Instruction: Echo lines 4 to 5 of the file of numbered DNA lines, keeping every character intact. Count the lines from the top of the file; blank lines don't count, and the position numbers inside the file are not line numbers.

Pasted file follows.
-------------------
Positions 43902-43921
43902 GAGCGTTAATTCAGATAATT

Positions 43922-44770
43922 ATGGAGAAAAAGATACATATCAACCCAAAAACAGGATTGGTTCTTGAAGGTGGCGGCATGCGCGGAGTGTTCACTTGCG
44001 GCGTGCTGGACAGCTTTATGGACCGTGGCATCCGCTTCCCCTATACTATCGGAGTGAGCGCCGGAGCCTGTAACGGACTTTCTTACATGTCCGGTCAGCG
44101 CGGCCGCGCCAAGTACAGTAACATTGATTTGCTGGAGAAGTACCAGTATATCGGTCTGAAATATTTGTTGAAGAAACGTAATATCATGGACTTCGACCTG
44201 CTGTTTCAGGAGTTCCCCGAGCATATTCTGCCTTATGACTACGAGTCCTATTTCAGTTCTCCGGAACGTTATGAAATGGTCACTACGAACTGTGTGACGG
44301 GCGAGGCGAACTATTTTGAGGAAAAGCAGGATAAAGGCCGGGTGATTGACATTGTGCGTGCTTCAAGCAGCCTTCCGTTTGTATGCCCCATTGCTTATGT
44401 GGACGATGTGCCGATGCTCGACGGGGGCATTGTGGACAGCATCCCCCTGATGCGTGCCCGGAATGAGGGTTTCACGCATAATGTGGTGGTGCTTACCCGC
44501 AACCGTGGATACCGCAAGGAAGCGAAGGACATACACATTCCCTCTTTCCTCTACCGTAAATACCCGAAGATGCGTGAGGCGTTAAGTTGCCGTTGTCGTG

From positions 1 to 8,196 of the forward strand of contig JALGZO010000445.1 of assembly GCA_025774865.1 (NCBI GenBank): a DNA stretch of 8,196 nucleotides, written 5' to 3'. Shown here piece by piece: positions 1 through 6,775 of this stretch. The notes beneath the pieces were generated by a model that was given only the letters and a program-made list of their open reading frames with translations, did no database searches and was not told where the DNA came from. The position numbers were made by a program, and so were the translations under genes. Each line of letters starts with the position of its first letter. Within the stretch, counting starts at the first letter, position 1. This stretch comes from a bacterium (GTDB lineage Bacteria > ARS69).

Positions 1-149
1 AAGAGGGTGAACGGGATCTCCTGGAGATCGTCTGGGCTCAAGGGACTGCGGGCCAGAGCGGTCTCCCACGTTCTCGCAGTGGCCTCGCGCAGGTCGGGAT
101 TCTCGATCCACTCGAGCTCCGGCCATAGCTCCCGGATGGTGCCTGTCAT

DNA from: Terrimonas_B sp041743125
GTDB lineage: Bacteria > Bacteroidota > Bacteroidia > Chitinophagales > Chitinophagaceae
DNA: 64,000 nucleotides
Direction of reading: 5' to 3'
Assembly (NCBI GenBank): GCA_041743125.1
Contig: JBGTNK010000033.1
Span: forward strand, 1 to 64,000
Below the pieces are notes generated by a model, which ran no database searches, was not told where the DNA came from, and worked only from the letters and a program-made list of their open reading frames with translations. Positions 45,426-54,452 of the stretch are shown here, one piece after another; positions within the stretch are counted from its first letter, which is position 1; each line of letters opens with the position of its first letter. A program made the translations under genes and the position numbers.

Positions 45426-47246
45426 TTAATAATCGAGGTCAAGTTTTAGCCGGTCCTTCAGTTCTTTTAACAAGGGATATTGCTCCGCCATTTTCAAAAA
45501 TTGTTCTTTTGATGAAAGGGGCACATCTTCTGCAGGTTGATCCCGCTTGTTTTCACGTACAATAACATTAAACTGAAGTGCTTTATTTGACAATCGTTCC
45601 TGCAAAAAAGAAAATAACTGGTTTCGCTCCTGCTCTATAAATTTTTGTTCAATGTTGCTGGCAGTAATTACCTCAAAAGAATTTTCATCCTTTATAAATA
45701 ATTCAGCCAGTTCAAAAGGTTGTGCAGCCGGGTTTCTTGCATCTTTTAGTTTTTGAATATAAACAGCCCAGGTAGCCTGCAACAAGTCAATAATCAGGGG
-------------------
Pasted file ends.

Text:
43922 ATGGAGAAAAAGATACATATCAACCCAAAAACAGGATTGGTTCTTGAAGGTGGCGGCATGCGCGGAGTGTTCACTTGCG
44001 GCGTGCTGGACAGCTTTATGGACCGTGGCATCCGCTTCCCCTATACTATCGGAGTGAGCGCCGGAGCCTGTAACGGACTTTCTTACATGTCCGGTCAGCG